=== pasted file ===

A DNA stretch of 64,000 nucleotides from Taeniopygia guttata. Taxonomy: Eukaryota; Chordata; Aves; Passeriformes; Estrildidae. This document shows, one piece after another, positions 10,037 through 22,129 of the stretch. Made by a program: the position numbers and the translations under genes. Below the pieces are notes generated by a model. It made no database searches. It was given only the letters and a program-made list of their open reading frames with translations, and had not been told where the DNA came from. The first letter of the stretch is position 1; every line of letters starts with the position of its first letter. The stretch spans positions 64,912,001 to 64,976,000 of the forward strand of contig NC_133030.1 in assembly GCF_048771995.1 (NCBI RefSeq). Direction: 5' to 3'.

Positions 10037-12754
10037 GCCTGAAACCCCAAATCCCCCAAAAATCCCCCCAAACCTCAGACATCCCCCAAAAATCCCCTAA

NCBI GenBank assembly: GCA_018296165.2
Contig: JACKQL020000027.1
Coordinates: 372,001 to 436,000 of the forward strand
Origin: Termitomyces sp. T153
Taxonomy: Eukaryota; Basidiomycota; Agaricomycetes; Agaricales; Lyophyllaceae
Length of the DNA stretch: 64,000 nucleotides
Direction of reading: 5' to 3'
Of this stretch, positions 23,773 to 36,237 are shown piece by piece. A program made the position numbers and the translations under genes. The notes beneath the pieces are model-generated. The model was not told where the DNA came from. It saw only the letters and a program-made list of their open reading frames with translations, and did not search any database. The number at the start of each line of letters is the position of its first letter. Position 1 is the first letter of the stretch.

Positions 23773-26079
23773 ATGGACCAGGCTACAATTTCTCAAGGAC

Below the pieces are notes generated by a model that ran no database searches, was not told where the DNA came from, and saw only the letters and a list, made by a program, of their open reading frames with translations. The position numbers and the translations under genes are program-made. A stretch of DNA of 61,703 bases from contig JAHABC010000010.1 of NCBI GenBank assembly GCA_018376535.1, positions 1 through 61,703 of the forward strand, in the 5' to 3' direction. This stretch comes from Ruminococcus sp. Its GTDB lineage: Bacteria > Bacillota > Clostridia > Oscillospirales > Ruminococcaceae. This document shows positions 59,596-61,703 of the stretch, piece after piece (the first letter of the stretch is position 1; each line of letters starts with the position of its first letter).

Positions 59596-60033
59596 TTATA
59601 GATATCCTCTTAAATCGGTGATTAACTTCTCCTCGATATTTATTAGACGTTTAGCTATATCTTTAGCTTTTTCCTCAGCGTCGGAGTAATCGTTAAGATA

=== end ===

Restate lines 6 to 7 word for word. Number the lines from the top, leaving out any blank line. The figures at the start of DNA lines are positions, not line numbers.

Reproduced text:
Coordinates: 372,001 to 436,000 of the forward strand
Origin: Termitomyces sp. T153